- Understanding Science and How It Really Works
- Common Elementary Student Misconceptions in Science
- Uncovering Student Ideas Series from NSTA Press
- Picturing to Learn
Some groups even help you develop your own assessment to test student’s misconceptions:
As an educator or those who work with professional development opportunities, it may be worthwhile to actually test your own conceptual knowledge or build that into an actual PD event utilizing the professional development indexer which is part of the NSTA Learning Center. The Professional Development Indexer helps you diagnose your needs in specific science content areas and provide suggestions of NSTA e-PD resources and opportunities you may want to consider as you plan your professional development (PD). The Indexer does not assign a grade or present a score to the questions you answer, but saves a list of recommended resources for later review.
So how do you address what you don’t know or work to address what student misconceptions are?
NOMINATE AN OUTSTANDING ELEMENTARY TEACHER FOR THE 2016 PRESIDENTIAL AWARD FOR EXCELLENCE IN MATHEMATICS AND SCIENCE TEACHING
Nominations and applications for the 2016 Presidential Award for Excellence in Mathematics and Science Teaching (PAEMST) are now being accepted. The Presidential Awards for Excellence in Mathematics and Science Teaching are the nation’s highest honors for teachers of mathematics and science. Teachers in grades K-6 with at least five years of teaching experience are eligible for the 2016 award. Teachers applying for the 2016 PAEMST award must be nominated and self-nominations are accepted. Nominations can be submitted on-line through the PAEMST website at www.paemst.org. Contact Sue Wygant at email@example.com or 651-582-8581 if you have any questions. Applications must be postmarked by May 1, 2016, so an early nomination will provide the applicant with sufficient time to complete and submit a high quality application.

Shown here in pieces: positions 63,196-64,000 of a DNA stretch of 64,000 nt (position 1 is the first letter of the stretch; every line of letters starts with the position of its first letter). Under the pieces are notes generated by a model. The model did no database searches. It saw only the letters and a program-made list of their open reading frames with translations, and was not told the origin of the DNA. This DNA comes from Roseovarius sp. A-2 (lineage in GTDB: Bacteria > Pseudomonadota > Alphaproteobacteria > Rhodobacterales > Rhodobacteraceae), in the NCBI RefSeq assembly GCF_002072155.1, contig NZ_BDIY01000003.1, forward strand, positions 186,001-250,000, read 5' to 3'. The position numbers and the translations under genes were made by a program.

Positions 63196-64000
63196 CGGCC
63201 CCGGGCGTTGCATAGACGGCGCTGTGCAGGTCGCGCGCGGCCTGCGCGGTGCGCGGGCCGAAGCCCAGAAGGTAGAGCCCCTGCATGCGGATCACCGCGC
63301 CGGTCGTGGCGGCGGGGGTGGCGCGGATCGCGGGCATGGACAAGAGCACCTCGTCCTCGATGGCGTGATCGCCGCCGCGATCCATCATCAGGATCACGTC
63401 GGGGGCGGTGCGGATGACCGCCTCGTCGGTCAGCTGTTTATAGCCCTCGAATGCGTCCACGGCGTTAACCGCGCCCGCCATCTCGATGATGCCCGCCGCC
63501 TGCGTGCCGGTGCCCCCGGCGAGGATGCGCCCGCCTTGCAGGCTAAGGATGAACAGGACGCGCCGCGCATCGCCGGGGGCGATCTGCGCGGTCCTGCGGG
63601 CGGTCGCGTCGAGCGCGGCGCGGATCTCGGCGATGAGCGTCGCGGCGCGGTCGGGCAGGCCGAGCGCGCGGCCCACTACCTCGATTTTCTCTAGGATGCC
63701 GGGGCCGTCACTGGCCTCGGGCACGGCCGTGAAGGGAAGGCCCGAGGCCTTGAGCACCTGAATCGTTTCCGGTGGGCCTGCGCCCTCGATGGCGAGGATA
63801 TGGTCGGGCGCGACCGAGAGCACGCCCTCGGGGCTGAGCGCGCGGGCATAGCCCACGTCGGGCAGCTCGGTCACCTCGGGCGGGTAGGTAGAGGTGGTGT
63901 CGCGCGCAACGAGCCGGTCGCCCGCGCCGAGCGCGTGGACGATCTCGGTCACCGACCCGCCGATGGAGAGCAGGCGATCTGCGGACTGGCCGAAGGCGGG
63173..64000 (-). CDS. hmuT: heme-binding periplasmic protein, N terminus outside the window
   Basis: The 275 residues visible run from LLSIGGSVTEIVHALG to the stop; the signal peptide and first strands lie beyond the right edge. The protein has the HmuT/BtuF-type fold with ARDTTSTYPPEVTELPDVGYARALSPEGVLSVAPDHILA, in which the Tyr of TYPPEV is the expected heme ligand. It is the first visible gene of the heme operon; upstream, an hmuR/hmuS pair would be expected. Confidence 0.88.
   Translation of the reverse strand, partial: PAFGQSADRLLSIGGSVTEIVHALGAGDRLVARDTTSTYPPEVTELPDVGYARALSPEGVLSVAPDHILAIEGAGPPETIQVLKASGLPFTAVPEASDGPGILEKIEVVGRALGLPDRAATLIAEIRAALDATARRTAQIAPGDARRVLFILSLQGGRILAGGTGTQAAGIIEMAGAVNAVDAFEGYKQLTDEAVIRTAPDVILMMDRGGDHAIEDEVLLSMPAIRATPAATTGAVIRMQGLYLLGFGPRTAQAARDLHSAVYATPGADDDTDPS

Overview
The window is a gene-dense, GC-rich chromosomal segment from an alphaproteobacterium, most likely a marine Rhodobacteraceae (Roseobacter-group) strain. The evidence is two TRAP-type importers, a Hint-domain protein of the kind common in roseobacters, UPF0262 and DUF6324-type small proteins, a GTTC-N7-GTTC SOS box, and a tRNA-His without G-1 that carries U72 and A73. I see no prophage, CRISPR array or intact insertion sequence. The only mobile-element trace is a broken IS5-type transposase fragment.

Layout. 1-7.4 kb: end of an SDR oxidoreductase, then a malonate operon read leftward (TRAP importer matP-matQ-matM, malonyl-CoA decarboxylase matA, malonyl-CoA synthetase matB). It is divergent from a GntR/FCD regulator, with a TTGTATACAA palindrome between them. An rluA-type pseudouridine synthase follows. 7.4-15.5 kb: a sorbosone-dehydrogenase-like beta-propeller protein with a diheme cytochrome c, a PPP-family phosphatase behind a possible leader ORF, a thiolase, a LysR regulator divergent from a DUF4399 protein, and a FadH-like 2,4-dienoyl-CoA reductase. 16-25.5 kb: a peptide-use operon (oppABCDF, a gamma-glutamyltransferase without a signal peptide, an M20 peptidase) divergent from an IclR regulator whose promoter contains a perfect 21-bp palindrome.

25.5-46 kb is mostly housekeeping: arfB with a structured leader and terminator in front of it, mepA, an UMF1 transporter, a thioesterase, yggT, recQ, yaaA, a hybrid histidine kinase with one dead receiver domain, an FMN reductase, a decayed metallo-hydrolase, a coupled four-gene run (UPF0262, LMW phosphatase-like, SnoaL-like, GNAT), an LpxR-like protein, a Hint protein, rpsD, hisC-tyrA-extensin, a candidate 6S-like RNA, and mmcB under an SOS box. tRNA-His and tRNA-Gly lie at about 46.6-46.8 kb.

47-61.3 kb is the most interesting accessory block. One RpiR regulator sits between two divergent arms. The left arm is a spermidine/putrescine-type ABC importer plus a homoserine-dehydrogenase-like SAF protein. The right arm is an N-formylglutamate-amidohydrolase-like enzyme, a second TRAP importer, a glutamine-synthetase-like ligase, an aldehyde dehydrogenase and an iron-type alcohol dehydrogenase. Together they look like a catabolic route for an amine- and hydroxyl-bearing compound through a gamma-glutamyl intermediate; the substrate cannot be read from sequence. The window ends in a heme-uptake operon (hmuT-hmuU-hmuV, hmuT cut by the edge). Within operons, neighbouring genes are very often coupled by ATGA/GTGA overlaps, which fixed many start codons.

Up to 5 state finalists will be chosen by a State Selection Committee. The Minnesota Council of Teachers of Mathematics honors each of the state finalists with a paid two-year membership in MCTM and a complimentary registration for the Minnesota Spring Mathematics Conference. One of the three state finalists will be selected by a National Selection Committee as The Presidential Award winner for Minnesota. The state Presidential Award winner is announced by the White House. The state Presidential Award winner will receive a $10,000 cash award from the National Science Foundation and will be invited to Washington, DC for a week of recognition.
Please consider nominating an outstanding mathematics teacher in grades K-6 for this prestigious honor.
MnSTA Science Teaching Award (Apply before January 9)
Do you believe that classroom teachers should be rewarded for excellence?
Do you want our best teachers to represent our profession to the public?
Do you know exemplary science teachers in your school or district?
Do you or someone that you know want to be recognized for science teaching strategies and gain $1000 for a classroom project? This award for MnSTA members recognizes teachers in two categories, elementary and secondary. The application calls for a narrative about your teaching philosophy and style, a resume and a description of the project you propose for the funds. Awardees are recognized at the MnSTA Conference in February. The application deadline is January 9. Click here for information, nominations, and the applications.